My rating? Bag it: Carry it with you. Make it a top priority to read.

How would you rate this book?

ScottBarnesToday I’d like to introduce you to Scott T. Barnes. Along with award-winning illustrator Sarah Duque, he recently completed the fourth-grade illustrated reader Rancho San Felipe, published by the Wieghorst Western Heritage Center. 

Born in California, Barnes spent most of his early life working on the family farm in the mountain town of Julian. According to Writers of the Future, he loved science fiction from an early age. His mom would leave him at the mall bookstore for hours, on her shopping trips to San Diego, knowing she could later find him in the science fiction section reading everything he could reach. Since childhood, Barnes also wanted to be a writer and wrote his first science fiction story at age eleven on an old manual typewriter. After graduating high school, Barnes obtained his Bachelor of Arts in journalism and Spanish, Master of Business Administration, and worked in a variety of places including Mexico and France. When he finally returned to his first love of writing, he set himself publication goals and achieved them. Today, he is a stay-at-home dad and editor of the online magazine New Myths. This past week, he took sometime to answer a few questions for me.

ALLISON: Share a memorable farm story from childhood.

SCOTT: There are too many to pick from. I can only say that growing up on a farm in a small town is the best childhood anyone could ask for. I wish I could offer the same to my two girls, but my wife refuses to live more than 20 minutes from a Macy’s.

ALLISON:  You wrote a novel once on a typewriter. Do you miss the typewriter?

SCOTT: I do not miss the typewriter one bit. I started on an old manual and my parents got me a selectric at an early age. The huge advantage of that was that it could erase words. Also you wouldn’t wear out your fingers with the manual keys. But I have grown accustomed to cutting and pasting. I don’t worry much about where I start writing, beginning, middle, or end. So it would be very hard for me to go back to a manual typewriter.

ALLISON: Dare I ask…. United States or Europe?

SCOTT: I moved to France to follow a girlfriend. Not a reason I would recommend these days, but when you are in your early 20s you are entitled to rashness. It all worked out, and the experience was fabulous. I lived there around 8 years out of 14. But I’d suggest there is no “Europe.” Every country is so different that I don’t like saying “Europe this” and “Europe that.” I really only know France. (This is certainly one of the problems the EU is having; they have tried to pretend the differences didn’t exist, hoping they would go away if ignored.)

One thing I absolutely love about the United States is that everyone has a personal project for betterment. For example, this person is taking acting classes in the evening, someone else is studying knitting, another person makes pilates videos to upload to YouTube and a third person reviews books online. 🙂 Everyone has some project with a goal of making money or becoming a better person. Or both. You don’t find that in France. People work very hard, equally hard as Americans. However, outside of work most of the people spend their time thinking about food or vacations. Really. Those are the French obsessions. And family, of course. But those “extra projects” are lacking. As long as we have that spirit of entrepreneurship in this country, I wouldn’t pick anyplace else.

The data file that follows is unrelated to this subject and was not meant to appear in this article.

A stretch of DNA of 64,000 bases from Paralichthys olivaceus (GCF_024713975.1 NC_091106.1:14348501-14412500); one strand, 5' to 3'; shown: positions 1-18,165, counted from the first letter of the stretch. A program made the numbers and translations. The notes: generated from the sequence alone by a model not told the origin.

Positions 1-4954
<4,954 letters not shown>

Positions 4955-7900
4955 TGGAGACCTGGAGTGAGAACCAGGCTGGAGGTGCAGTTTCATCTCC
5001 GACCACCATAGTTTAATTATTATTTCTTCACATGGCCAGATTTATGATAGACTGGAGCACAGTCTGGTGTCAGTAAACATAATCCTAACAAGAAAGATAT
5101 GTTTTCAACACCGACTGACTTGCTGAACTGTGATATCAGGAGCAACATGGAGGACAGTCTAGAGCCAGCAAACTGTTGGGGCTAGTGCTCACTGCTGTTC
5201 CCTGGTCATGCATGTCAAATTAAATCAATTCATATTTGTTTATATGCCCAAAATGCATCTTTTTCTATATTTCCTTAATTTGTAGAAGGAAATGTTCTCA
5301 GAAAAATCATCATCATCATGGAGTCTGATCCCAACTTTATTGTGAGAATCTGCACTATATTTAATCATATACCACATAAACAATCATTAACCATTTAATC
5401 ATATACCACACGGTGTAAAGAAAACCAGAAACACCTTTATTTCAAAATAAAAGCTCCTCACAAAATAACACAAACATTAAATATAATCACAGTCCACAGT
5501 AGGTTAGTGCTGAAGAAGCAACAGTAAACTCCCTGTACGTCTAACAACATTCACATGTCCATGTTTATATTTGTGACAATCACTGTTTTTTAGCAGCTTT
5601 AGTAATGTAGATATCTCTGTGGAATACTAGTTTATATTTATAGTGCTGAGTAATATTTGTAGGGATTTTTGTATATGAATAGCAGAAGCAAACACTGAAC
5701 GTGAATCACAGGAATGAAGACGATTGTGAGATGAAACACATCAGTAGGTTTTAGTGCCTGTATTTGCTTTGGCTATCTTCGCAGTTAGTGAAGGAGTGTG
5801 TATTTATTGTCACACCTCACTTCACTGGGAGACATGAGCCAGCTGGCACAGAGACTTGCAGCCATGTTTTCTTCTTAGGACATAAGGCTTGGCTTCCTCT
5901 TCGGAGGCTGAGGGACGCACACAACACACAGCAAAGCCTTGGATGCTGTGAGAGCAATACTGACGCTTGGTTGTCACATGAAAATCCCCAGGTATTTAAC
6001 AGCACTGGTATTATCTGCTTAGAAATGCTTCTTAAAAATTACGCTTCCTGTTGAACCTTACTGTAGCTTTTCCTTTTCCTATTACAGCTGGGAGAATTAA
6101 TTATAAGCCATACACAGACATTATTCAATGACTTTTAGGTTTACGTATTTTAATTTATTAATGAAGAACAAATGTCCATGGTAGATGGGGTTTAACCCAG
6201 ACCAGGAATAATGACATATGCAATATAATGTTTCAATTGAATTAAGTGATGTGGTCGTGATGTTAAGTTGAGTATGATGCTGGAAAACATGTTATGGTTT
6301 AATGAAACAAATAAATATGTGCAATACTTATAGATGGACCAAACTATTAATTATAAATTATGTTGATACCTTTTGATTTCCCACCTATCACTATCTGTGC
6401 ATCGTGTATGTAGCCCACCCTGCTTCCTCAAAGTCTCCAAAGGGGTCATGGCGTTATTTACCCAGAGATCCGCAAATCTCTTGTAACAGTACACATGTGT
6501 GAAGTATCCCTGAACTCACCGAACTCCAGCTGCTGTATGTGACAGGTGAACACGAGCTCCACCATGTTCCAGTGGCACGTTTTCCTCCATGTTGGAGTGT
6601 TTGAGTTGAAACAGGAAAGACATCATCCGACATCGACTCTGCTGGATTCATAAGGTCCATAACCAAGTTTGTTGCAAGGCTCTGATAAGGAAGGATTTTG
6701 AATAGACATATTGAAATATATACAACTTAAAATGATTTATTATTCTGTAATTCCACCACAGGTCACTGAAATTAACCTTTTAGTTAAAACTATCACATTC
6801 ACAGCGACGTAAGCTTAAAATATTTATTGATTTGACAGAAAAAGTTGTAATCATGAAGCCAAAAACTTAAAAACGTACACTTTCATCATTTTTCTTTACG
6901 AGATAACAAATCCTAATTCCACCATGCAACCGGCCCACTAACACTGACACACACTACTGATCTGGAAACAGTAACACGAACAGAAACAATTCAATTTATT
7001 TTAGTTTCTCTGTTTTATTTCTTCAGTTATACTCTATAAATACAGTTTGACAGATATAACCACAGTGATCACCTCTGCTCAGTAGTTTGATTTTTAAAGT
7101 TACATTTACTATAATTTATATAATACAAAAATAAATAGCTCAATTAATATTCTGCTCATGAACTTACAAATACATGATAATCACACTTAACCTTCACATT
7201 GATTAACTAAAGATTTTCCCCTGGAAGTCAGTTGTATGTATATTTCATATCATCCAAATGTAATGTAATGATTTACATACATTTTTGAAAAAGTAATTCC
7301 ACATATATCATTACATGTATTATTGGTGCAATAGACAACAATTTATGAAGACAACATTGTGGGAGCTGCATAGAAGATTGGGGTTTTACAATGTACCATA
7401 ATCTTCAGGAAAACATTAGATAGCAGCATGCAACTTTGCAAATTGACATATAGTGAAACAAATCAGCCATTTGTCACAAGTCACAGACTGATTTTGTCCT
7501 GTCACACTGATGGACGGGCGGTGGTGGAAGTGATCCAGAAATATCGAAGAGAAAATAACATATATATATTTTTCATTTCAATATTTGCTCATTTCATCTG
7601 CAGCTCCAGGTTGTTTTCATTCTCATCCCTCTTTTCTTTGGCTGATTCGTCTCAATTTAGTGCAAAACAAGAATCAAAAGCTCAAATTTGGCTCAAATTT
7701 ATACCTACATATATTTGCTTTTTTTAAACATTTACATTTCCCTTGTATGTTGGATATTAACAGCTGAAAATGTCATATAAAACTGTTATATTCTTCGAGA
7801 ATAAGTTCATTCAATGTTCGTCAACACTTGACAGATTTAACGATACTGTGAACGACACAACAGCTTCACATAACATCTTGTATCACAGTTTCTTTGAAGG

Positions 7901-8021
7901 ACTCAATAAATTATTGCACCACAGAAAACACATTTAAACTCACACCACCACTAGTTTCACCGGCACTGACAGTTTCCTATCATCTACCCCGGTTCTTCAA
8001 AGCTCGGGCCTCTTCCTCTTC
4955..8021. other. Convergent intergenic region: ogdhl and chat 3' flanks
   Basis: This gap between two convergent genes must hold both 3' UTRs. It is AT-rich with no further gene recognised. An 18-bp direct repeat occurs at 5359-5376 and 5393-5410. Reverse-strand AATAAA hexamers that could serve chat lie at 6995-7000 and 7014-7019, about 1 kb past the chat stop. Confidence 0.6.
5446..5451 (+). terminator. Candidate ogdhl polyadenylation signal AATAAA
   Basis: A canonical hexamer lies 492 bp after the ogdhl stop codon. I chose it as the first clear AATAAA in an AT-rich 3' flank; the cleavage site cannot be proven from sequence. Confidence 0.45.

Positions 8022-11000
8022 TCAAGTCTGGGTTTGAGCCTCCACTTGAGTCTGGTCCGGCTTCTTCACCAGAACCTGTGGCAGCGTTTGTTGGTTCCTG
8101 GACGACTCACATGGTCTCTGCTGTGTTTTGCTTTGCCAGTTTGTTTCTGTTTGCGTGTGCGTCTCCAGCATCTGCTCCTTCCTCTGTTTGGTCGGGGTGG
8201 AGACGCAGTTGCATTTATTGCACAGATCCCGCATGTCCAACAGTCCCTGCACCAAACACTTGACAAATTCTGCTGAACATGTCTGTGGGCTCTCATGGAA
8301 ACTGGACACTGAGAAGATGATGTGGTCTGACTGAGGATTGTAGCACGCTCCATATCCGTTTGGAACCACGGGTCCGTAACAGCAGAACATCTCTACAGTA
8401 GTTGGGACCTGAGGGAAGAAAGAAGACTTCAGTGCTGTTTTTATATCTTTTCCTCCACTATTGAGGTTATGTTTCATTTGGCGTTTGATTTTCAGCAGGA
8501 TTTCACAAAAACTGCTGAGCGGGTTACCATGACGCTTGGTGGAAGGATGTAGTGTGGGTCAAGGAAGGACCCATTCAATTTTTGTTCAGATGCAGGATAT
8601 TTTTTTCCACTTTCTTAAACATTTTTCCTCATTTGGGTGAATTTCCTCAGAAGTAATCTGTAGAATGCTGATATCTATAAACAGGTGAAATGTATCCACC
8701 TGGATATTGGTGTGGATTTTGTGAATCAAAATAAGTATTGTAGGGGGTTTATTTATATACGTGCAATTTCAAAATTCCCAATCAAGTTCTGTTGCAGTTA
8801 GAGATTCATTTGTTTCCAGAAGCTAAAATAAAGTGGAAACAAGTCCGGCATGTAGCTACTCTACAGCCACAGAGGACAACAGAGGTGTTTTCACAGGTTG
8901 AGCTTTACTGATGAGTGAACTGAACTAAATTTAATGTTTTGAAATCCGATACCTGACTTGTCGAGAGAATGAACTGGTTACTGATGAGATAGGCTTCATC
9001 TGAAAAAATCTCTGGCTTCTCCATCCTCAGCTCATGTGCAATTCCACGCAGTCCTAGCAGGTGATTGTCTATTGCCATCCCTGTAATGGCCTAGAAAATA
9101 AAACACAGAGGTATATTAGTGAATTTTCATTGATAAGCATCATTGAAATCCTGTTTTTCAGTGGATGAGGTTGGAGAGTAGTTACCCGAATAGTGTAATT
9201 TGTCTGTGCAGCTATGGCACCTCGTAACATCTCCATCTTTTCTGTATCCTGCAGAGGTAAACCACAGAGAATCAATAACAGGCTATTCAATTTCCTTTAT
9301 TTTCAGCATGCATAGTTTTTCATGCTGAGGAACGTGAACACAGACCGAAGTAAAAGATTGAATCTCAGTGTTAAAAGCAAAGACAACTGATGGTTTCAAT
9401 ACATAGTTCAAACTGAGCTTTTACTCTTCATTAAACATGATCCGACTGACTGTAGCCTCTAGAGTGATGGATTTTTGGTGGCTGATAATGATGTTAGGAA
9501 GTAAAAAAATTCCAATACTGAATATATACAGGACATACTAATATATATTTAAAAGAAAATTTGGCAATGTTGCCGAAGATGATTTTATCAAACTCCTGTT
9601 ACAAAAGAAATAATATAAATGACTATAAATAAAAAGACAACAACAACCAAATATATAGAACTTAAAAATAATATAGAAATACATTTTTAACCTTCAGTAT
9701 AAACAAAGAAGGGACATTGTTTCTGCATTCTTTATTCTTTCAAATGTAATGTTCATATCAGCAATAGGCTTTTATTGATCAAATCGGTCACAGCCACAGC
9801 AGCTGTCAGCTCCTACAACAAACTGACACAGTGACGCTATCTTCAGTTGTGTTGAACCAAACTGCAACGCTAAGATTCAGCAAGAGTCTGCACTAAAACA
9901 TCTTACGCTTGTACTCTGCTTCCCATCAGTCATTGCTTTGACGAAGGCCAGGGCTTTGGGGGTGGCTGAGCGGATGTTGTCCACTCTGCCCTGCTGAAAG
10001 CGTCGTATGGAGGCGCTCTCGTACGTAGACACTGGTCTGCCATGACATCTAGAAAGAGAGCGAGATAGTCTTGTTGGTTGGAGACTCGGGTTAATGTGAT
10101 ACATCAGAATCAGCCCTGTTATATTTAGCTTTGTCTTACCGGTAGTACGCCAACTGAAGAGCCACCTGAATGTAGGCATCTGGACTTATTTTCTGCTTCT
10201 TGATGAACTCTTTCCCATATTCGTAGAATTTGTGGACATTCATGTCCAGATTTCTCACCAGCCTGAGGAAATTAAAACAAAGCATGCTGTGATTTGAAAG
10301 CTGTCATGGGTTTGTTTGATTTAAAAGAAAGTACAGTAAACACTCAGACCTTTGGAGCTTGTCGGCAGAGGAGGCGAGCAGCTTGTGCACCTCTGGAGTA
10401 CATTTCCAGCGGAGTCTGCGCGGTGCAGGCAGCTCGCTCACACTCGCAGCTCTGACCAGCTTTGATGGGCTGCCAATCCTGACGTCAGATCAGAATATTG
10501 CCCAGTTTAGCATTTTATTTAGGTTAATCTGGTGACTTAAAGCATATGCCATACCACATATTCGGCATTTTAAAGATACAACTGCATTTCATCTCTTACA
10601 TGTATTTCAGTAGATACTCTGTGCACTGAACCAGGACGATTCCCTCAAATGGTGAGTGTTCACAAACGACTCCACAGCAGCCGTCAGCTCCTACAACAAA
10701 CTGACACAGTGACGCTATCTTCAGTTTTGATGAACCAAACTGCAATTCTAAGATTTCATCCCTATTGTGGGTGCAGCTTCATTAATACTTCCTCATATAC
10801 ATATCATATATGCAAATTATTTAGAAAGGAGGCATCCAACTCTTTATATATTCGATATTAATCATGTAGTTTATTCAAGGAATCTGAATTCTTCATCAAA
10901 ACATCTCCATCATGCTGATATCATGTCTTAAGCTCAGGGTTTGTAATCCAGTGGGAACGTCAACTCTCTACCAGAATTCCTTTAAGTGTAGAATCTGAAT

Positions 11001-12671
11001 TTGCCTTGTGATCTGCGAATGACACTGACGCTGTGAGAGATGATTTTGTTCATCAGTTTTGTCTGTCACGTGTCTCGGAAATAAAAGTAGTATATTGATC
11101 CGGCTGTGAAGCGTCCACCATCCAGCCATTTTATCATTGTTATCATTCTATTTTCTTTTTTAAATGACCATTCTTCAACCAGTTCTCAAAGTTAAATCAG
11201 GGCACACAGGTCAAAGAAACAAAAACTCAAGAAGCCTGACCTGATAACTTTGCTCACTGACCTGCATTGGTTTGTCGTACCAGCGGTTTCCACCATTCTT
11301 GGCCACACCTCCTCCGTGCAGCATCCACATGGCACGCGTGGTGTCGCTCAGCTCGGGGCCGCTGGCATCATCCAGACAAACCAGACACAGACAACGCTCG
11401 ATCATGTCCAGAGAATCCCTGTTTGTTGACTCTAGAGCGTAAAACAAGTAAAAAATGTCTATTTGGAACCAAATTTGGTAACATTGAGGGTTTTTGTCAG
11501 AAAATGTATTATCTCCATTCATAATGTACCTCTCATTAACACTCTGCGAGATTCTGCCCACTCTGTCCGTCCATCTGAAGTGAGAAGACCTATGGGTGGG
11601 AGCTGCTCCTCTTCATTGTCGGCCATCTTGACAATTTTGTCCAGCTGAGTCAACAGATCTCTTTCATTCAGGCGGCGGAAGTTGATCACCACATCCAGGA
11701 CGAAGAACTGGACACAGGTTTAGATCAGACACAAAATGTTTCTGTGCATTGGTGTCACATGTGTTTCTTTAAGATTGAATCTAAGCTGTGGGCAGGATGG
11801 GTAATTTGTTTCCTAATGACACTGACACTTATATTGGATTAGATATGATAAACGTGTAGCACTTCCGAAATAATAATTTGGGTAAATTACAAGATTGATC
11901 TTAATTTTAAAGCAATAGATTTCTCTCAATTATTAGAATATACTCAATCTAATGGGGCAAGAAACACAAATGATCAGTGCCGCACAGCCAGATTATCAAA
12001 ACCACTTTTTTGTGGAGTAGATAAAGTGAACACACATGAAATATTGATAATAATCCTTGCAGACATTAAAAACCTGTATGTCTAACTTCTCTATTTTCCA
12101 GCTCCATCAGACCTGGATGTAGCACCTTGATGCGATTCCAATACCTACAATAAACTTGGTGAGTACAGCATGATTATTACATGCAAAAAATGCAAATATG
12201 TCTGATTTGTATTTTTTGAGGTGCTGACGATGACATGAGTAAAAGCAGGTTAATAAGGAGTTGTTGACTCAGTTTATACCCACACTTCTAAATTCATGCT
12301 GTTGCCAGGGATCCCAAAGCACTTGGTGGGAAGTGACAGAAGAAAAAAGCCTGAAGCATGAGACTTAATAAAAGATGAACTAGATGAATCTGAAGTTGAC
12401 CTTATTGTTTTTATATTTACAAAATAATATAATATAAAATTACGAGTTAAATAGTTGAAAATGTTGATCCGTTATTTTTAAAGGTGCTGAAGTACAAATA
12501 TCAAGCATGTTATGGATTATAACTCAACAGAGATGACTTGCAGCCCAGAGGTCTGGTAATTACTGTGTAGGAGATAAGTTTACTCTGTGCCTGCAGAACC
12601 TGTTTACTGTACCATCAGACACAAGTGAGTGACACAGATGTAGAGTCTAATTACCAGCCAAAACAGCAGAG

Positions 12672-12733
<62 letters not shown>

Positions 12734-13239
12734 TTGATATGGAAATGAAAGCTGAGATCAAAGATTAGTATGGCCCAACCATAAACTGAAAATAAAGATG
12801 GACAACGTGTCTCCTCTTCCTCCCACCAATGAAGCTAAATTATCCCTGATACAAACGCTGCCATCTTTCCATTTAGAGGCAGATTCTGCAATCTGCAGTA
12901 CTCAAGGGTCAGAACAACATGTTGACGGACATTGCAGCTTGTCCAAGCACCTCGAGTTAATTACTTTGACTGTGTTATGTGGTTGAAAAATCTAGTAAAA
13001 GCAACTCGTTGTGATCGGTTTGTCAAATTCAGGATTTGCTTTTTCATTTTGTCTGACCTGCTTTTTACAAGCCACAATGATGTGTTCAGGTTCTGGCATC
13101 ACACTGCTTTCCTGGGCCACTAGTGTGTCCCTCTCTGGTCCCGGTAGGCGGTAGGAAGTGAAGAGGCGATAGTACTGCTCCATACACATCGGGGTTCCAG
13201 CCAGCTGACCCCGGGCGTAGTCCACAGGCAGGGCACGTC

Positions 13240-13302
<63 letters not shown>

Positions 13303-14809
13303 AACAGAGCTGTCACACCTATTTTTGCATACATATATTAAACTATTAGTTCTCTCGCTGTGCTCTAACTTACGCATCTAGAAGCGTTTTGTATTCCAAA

ALLISON:  In your twenties and thirties, you spend a lot of time studying flamenco guitar and kenjitsu. What is a flamenco guitar? What is kenjitsu?

Flamenco culture is native to Andalusia.

Flamenco culture is native to Andalusia. (Photo credit: Wikipedia)

SCOTT: Flamenco music is the music of Spanish gypsies. Its history and development have been obscured by time and illiteracy, but it has roots in Spanish, Moorish, Romanian, and possibly Indian music. It has taken a lot of influence from the Americas as well. It is rhythmically complex, often with alternating rhythms within the same piece of music. I’m planning a fantasy novel around Flamenco music and the gypsies. I have been blessed with some extraordinary teachers, from Juan Serrano and Diego Corriente in Flamenco music, to Thierry Blot, a French classical guitar player, composer, and conductor.

Kenjitsu is Japanese sword fighting which I continue to study with one of the world’s great masters, James Williams. We have just finished a nonfiction manuscript together called Edged Weapon Combat. Black Belt magazine offered a contract for the book on very poor terms which we declined, but we are confident we will find a publisher.

ALLISON:  What drove you back to writing?

SCOTT: I have wanted to be a writer since I was 11. My problem has been discipline and focus. It takes tremendous discipline to sit down and write every day. And because I have so many interests, I have a tendency to try to do too many things. I had to give up guitar playing to finally focus on writing. Now I write the first two hours every day.

ALLISON: How did a writer of fantasy end up writing historical fiction?

SCOTT: I have always loved multiple disciplines. History comes with my family. My grandmother was born at a gold mine in my small town of Julian, California. My great-grandfather raised lemons on the beach, literally, in Pacific Beach, now a resort community. The local university has done oral histories of all the elders in my family. So history and the love thereof is in my blood. I don’t know where the love of fantasy and science fiction comes from. My parents don’t care for anything that they haven’t read about either in Science magazine or the newspaper, so maybe I was unconsciously rebelling against them.